[quote style=”boxed”]My typical day starts at the office at 8 a.m., and I’m usually home at about 8:30 p.m. My day is driven by two main questions: How do we grow the business, and what is the status of our existing client work?[/quote]
David Chaplin is the CEO of SearchDex™, a boutique SEO firm specializing in high-end e-tailers. David engineered the buyout of SearchDex with a group of investors, targeting its reputation as a well-run, well-regarded technology provider.
Prior to SearchDex, David served as VP of Advanced Search Technologies at Kroll Ontrack. This position followed Kroll Ontrack’s acquisition of Engenium Corporation, which David founded. In his role as CEO, David grew Engenium from a startup to a recognized industry leader, earning multiple industry awards for its knowledge management and trendsetting products.
Previously, David was a Senior Manager at KPMG, a Big Four accounting firm. In this role, David was responsible for managing the development of knowledge management technologies. These included real-time news distribution via email and groupware, search applications to build efficiencies in audit and tax practices, and industry-specific knowledge applications to ensure the highest level of service delivery.
David currently resides in Dallas, Texas with his family.
Where did the idea for SearchDex come from?
The idea for SearchDex came from observing that websites, particularly e-commerce sites, do things that negatively impact how they interact with search engines. The original concept was born from the need to develop an indexible repository that presented content to search engines in a form they could consume.
What does your typical day look like and how do you make it productive?
My typical day starts at the office at 8 a.m., and I’m usually home at about 8:30 p.m. My day is driven by two main questions: How do we grow the business, and what is the status of our existing client work? We are a client-driven company with outstanding client service, so I like to nurture that and develop relationships that assist in growing the business. My day must include a few games of foosball with our development team. I keep my day productive by taking walks to clear my head and scheduling enough time to complete what I need to complete.
How do you bring ideas to life?
I find it very important to not let business processes or structure kill ideas before they take root. I like to vet ideas with people of various backgrounds and functional responsibilities in a very informal way. I’ve found that good ideas tend to cause informal and unstructured conversations to become idea scrum and can rapidly change the idea to a better idea, kill the idea, or confirm the validity of the original idea. Eventually, it can be brought through normal business processes, but I firmly believe it must have some momentum to survive the amount of friction institutional processes can cause. If the idea has merit, I like to push it quickly to some form of deliverable.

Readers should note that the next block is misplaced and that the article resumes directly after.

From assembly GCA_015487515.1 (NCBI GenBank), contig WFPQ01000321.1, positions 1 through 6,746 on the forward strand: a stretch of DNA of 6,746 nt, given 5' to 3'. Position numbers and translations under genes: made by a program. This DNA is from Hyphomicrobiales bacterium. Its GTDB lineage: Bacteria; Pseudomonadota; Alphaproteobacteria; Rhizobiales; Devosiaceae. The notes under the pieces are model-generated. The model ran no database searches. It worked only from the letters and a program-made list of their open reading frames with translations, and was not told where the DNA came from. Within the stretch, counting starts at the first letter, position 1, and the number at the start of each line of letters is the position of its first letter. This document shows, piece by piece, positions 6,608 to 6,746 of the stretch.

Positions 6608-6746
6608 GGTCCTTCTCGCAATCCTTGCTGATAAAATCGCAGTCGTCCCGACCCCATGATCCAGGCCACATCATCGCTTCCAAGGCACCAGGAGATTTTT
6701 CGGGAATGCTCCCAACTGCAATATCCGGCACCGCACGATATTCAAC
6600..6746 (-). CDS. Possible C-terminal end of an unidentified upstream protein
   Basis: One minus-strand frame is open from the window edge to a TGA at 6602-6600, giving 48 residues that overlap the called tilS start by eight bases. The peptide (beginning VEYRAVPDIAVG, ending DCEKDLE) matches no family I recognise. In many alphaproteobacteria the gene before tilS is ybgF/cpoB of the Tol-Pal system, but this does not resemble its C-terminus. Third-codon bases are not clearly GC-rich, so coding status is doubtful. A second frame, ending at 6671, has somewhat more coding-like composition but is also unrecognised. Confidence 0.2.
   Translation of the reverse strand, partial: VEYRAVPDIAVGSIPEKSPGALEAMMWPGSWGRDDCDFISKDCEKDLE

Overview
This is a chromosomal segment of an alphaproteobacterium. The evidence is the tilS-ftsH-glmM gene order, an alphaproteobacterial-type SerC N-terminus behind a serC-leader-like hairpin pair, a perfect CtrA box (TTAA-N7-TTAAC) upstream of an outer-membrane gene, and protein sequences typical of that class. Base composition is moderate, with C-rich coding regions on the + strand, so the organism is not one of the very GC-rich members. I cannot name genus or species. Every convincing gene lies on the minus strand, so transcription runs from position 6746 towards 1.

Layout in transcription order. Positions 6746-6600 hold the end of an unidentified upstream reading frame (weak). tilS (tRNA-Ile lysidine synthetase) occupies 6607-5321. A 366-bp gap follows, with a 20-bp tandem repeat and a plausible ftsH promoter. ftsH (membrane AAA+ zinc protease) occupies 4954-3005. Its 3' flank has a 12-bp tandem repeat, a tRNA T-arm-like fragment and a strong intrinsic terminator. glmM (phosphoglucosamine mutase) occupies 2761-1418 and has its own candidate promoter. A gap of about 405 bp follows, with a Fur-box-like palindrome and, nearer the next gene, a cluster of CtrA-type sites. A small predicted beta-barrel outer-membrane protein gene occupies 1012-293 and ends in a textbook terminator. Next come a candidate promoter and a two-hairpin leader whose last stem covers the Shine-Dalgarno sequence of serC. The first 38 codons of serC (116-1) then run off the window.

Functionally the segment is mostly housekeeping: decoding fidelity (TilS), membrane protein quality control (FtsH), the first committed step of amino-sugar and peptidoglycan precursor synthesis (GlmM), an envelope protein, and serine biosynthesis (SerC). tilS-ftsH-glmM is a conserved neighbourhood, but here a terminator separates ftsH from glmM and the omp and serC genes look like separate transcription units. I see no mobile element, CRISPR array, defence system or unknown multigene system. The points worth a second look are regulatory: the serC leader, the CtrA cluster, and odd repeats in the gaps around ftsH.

What’s one trend that really excites you?
A trend that excites me is the continued move to mobile. The ability to do almost anything on a mobile device has an enormous impact on e-commerce, while at the same time impacting so many aspects of life. The ability to stay connected, be productive, and be entertained is actually taken for granted by many people.
What is one habit of yours that makes you more productive as a leader?
I get to work early and leave late, but I always make sure to integrate some exercise or time spent doing something completely different than the productive tasks of the day. I make sure I move around a lot, drop by employees’ desks for random conversations, take walks, or read something of interest. I find that doing this help me concentrate and think clearly. Plus coffee!
What was the worst job you ever had and what did you learn from it?
In high school, I had a job feeding and cleaning the cages of laboratory animals that were being used for medical experiments. I learned that I always wanted to do something that was heading in a direction I wanted to go. Life is a journey, and this job gave me an appreciation for what people have to do to make a living.
If you were to start again, what would you do differently?
I don’t mean to skirt the question, but I have no regrets and would not change anything. I love where I am now from a life and career perspective. I don’t believe that doing anything differently would have put me in a better position. I’ve learned more from failures than successes, and I can directly attribute every major success in my life to a prior failure.